The Yashica 35 MF

September 08, 2016  •  Leave a Comment

As I mentioned in my last post about the Yashica Electro 35 CC, I use a lot of fixed lens rangefinder and zone focus cameras, most of which were made between the late 1960's and mid 1970's. After the mid 70's the design of these cameras started to change. Several manufacturers were developing autofocus cameras, of which the first mass produced was the Konica C35 AF, released in 1977. By the early 80's autofocus point and shoots would be fairly common. In the mid to late 70's several cameras were released that were transitional models, they didn't have autofocus yet but did have auto exposure and built in flashes. These cameras are not well remembered today, possibly because they lacked the manual exposure controls that many of their predecessors had. I own two of them, the Canon A35 F and the Yashica 35 MF but I suspect there were many more.

At some point I stumbled across this incredibly informative review of the Yashica 35 MF. As the author states, there is very little information about this camera online.

http://filmadvance.com/2012/10/favourite-cameras-yashica-35mf/

My interest was piqued and I bought one for about $35 on eBay. I was immediately struck by the handsome design, in particular the decision to put the rewind knob on the bottom, making the top appear very smooth and uncluttered. The camera has the typical 4 zone focus settings: 1 meter, 1.5 meters, 3 meters and infinity. Exposure is completely automated, you see the F stop the camera selects in the viewfinder but there's no shutter speed information. The range of shutter speeds is 1/60 - 1/250, which means that like the Yashica Electro 35 CC you run the risk of overexposure when using 400 ASA film in very bright light. To enable the flash you need to simultaneously press the button on the front of the camera while turning the knob on the lens barrel. It sounds cumbersome but is actually very easy once you know it.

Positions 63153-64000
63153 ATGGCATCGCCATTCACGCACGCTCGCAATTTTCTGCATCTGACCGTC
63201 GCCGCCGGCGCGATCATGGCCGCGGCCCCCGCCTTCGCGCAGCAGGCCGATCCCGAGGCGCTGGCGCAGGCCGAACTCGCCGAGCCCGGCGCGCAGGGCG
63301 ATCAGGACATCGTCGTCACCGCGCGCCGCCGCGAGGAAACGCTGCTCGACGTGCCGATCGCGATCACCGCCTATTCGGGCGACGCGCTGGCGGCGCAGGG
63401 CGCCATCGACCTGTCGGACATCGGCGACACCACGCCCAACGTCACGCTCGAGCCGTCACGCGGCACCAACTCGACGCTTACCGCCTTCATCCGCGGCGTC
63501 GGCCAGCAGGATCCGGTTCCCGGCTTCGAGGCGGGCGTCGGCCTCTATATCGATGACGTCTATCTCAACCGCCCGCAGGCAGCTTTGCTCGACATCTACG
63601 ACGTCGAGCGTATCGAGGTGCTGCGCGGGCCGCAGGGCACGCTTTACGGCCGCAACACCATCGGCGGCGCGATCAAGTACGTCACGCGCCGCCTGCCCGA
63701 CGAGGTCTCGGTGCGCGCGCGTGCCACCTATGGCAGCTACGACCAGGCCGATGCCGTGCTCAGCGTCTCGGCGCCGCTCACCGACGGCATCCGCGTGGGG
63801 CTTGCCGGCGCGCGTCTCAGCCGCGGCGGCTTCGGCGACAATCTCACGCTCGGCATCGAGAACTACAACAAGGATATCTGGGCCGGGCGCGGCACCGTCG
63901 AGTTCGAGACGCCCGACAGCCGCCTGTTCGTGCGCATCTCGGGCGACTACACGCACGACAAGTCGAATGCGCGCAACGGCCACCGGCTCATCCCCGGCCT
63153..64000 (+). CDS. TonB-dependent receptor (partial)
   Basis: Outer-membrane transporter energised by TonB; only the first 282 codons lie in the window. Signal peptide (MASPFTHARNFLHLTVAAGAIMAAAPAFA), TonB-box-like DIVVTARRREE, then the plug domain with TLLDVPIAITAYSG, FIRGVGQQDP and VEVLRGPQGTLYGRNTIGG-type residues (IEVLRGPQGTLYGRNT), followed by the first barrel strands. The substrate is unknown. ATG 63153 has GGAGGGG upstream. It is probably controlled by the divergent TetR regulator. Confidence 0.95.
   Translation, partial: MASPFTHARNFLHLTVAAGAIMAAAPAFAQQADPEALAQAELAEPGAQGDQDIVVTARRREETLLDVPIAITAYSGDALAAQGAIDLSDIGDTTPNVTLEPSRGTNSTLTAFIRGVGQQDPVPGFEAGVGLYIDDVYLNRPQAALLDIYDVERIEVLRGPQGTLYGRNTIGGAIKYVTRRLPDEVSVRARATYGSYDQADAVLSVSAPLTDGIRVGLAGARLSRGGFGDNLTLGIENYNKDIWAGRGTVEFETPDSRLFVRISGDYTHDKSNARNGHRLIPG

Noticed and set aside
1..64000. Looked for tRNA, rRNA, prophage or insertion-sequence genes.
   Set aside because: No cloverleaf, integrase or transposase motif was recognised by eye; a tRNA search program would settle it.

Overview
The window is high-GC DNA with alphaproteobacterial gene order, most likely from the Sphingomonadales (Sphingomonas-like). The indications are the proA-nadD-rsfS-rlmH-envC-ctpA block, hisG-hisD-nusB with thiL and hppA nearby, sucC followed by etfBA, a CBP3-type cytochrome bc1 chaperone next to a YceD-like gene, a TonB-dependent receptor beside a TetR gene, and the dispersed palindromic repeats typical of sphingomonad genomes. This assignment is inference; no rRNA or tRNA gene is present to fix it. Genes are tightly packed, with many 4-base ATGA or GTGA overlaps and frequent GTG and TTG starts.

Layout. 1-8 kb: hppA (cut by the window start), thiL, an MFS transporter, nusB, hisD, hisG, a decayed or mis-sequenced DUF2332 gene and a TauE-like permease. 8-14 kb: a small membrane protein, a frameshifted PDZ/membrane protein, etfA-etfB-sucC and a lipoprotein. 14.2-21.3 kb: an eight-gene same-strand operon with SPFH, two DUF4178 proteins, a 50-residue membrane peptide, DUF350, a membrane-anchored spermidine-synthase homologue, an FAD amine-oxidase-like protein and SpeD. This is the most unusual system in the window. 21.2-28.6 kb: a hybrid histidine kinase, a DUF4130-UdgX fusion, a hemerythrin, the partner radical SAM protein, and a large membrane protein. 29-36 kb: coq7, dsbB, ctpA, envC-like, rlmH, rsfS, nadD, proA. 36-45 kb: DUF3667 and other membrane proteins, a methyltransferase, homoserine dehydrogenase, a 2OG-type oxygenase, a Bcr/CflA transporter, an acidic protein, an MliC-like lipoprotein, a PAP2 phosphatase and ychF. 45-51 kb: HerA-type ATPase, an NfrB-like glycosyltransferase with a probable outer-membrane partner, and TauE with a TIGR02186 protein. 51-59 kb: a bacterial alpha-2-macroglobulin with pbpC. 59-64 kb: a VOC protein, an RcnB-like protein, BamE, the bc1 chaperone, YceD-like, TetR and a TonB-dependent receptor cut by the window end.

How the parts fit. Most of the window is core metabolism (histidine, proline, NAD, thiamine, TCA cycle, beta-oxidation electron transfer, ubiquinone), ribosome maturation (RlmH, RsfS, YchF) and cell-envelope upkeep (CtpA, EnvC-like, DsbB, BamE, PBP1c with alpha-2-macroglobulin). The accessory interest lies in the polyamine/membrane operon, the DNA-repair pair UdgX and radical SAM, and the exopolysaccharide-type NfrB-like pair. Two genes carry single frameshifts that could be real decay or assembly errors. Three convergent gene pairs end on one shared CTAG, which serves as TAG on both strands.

I've shot 9 rolls with it so far and my conclusion is that it's a great little camera. The lens and metering are very good and the flash works well, particularly in dim light where it would be hard to focus. One word of caution, I'm not sure if this is true of the camera in general or just my model but when I load the film in mine the rewind knob will turn when advancing to frame one but not after that. I wasted part of my first roll because I rewound the film mid-roll not knowing if it was advancing. When I got the film back I saw that it had advanced properly. Going forward I've been using the rewind knob to remove any slack in the film when loading and then trusting that the film is advancing. It's worked well so far.

Below are some are the best shots I've taken so far with the Yashica 35 MF.

 


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